On Wednesday, the supreme court will consider whether the government must obtain a warrant before accessing the rich trove of data that cellphone providers collect about cellphone users’ movements. Among scholars and campaigners, there is broad agreement that the case could yield the most consequential privacy ruling in a generation.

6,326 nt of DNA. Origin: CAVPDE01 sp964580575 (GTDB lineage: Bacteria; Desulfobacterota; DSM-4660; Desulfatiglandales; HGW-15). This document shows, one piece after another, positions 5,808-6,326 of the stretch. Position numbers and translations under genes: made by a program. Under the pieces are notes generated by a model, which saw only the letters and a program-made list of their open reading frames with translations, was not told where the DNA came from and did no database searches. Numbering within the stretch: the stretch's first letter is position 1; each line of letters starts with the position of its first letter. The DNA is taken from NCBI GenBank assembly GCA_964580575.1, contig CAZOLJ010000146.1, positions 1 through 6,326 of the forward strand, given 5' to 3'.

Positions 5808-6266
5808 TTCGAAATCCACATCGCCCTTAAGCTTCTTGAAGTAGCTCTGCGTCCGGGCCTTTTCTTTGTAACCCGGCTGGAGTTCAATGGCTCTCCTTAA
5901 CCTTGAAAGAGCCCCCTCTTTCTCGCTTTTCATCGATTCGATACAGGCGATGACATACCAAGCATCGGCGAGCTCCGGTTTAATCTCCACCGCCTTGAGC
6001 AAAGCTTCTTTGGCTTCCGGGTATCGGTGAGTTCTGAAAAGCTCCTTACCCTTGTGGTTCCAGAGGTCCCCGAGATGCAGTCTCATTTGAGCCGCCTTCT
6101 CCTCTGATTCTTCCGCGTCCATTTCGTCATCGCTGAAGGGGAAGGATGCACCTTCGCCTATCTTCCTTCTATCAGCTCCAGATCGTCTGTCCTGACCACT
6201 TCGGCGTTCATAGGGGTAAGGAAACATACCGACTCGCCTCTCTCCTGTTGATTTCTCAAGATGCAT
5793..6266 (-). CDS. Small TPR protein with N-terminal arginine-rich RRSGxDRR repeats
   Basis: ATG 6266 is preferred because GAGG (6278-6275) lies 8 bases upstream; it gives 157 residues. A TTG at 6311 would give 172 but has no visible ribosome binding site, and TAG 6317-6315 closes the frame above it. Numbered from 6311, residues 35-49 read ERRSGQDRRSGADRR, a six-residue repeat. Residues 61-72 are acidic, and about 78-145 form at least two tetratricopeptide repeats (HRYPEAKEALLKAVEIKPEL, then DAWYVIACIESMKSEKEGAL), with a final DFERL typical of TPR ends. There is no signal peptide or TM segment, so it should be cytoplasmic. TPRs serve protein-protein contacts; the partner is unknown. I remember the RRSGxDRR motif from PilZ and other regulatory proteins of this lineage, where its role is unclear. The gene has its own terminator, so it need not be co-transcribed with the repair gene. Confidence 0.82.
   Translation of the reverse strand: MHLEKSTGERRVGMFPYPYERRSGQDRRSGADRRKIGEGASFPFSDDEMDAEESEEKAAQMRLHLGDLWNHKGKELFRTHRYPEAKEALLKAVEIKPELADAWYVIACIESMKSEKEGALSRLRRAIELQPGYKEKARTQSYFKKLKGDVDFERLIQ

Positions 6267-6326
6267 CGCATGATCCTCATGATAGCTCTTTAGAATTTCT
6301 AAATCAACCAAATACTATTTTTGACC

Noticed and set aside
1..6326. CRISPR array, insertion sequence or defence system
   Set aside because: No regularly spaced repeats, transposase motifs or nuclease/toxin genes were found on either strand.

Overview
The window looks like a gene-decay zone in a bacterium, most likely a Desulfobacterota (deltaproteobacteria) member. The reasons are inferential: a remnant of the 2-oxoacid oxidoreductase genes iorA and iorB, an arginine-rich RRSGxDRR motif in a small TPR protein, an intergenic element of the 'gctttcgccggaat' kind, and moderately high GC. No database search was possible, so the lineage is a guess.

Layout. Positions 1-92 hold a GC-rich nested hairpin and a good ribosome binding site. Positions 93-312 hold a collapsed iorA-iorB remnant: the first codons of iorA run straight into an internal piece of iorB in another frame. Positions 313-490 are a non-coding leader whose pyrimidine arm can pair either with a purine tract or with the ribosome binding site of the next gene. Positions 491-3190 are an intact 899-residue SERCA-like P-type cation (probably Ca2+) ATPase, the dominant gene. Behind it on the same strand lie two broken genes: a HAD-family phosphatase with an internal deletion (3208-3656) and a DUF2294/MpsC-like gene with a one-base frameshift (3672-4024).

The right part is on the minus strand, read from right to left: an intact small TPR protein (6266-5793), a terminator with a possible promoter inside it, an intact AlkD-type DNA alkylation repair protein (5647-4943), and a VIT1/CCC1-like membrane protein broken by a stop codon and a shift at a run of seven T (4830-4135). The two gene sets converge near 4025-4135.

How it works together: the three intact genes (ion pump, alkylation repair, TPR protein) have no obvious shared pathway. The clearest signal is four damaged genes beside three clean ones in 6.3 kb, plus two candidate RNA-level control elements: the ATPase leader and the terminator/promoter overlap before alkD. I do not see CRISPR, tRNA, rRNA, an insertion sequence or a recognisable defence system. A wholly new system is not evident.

Less appreciated is the significance of the case for rights protected by the first amendment. The parties’ briefs make little mention of the first amendment, instead framing the dispute – for understandable reasons – as one about the right to privacy. Yet the court’s resolution of the case is likely to have far-reaching implications for the freedoms of speech, press and association.